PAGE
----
"On JSF, we`re just in the process of completing a full digital mockup on the vehicle. Virtual prototyping was used on a daily basis by the designers to check on interferences and was very helpful on reviews. We did a simulation of the assembly tooling, which was the first time that had been done. They could see the impact of the structure and the tooling and were able to make it a much more friendly environment in which to work and optimize the tooling."

By placing the program into a shared virtual environment from day one, everyone involved not only is working from a common design that is maintained in real time, but such formerly disparate and often conflicting disciplines as aerodynamic design, maintenance, manufacturing, materials, and accounting come together as one team where a change by anyone is immediately seen and taken into account by all others. By making access available over an intranet, those elements need not be co-located — design anywhere, build anywhere.

On the design side, a three-dimensional solid definition also has parametric capability, which means relationships between the loft (the mathematical electronic definition of the outer mold line of the airplane) and the parts, as well as part-to-part relationships, are established within the design.

Thus if the aerodynamic engineers produce a computational fluid dynamics analysis that requires a change to reduce drag, they can quickly generate a new loft and essentially morph the entire design accordingly. This would show the necessary changes such as moving or changing the size of a rib, which in turn might influence the location of hydraulics or power systems or production or maintenance access points.

The software does all of this — including changing the shapes of affected parts and producing alerts to any potential problems — without any engineer spending weeks producing new drawings.

Central to creating a coherent integrated environment for virtual prototyping is product data management, for which Boeing uses another Dassault/IBM product called ENOVIA to manage the configuration, store the data, and provide access to several different sites around the world.

"Engineers working together in St. Louis and Seattle need to know they are looking at the same version of the design at the same time," O`Neill says. "If you didn`t have that, then you would still have the prototyping capability, but you`d also have chaos."

Component obsolescence

Virtual prototyping also helps address another problem plaguing the military — component obsolescence. Technology is advancing quickly, especially in the realm of computers and electronics. The typical five or six year design cycle of military aircraft means those components originally used in the design will be generations out of date — and out of production — by the time the first prototype is ready to fly. Boeing and Lockheed have demonstrated virtual prototyping can help bring those cycles more closely together.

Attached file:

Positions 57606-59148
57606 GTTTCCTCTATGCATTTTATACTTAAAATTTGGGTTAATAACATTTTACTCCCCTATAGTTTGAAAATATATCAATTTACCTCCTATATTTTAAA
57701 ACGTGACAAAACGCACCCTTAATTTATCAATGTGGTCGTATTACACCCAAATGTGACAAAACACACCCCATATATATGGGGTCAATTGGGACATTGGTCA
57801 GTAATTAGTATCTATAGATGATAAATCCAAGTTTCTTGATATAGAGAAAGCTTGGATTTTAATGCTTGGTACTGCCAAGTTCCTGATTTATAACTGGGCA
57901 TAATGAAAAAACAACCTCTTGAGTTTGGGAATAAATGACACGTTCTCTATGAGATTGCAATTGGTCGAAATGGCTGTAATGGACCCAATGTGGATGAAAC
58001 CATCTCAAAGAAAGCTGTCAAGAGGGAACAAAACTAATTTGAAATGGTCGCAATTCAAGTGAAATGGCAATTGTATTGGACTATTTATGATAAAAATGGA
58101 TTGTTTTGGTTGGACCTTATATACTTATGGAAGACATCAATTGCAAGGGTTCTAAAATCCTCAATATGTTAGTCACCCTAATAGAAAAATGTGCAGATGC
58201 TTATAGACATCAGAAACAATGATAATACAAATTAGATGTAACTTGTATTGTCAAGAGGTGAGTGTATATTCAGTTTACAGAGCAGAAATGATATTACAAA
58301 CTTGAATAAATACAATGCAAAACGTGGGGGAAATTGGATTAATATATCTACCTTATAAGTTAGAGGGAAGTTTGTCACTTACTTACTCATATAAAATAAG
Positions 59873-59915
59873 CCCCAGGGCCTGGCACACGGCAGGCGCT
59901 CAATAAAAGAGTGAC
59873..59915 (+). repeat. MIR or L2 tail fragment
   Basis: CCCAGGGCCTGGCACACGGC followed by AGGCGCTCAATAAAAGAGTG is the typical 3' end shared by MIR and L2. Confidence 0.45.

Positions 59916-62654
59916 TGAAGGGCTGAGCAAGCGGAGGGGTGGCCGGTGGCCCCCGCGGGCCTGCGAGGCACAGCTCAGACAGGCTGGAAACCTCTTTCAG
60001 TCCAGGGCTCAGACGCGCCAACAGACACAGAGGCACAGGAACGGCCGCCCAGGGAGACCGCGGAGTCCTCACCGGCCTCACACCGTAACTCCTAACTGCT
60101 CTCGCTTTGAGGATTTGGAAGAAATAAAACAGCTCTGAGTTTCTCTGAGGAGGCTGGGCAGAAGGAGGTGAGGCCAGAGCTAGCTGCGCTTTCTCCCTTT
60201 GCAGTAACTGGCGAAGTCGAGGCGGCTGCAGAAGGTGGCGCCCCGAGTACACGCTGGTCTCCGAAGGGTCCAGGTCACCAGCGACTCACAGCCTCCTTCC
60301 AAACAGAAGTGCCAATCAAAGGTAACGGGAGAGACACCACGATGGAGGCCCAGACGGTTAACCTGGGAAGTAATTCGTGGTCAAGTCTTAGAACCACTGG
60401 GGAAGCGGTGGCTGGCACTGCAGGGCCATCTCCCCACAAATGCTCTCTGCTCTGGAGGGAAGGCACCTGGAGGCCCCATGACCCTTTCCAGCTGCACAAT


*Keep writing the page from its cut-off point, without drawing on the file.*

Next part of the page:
"In November 1997 we first started the conceptual layout [on JSF]; in mid-December 1999 we transitioned a full-up bird to flight test ready (first flight is set for March 2000)," Ennis says of the Boeing effort. "That`s 25 months. And we did it with a fraction of the people we`ve ever deployed to a project before. Indications are we could make vast improvements now on that. On the future unmanned combat air vehicle, "we`ll go from start to flight in 19 months. We certainly think we have a good handle on a two-year program for any military aircraft to go from start to flight. A traditional fighter aircraft would have taken more than two years, Ennis explains.

While virtual prototyping has enabled everyone involved to work from individual desktop computers, Lockheed officials also have found it opens the way to new and versatile team efforts.

"We`re working on something called group virtual reality, using large, high-resolution format interactive displays with a large curved screen that can get 20 or 30 people together," Belie explains. "Static pictures on a screen just can`t show how things interact the way this does. The ability to see and comprehend complex interaction improves communication; there are no surprises, everyone is working on a common playing field."

Other innovative uses of the technology include placing virtual goggles on a maintenance engineer, who use them to enter a virtual aircraft and determine whether the current design is a help or hindrance to future maintenance. The same applies to placing a pilot into the virtual cockpit to see how well he can see and reach controls.

Technicians can use the same simulations that helped design the aircraft to train those working on the assembly floor, and afterwards to train maintenance crews.

The next step is to integrate the cost database to enable the design engineers to look at costs at the same time they look at performance. The shape, components, performance, and cost become part of an integrated "what if" analysis in virtual reality. "Most of our tools will probably be net-based in the future, which will allow us to design anywhere, build anywhere," Ennis says. "Once we create a solid model, we want to use it for everything."

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Design engineers at the Lockheed Martin Skunk Works in Palmdale, Calif., are using computer-generated virtual prototypes to help them craft the future Joint Strike Fighter (JSF). Pictured above is the actual Lockheed Martin JSF X-35 being assembled at the Skunk Works, and a virtual mockup (inset) of the Lockheed Martin JSF X-35 demonstrator.